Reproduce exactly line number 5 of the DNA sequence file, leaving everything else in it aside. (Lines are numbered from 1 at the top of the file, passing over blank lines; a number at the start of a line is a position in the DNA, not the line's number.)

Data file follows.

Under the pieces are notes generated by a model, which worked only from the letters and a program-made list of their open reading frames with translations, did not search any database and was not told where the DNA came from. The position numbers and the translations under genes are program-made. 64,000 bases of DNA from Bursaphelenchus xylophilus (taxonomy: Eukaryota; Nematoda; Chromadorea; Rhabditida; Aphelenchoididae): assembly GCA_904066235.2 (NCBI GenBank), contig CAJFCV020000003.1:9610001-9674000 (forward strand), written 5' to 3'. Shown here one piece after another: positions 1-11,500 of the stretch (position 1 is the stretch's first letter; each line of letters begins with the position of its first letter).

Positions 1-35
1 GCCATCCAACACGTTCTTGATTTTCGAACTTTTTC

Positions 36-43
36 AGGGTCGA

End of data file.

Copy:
36 AGGGTCGA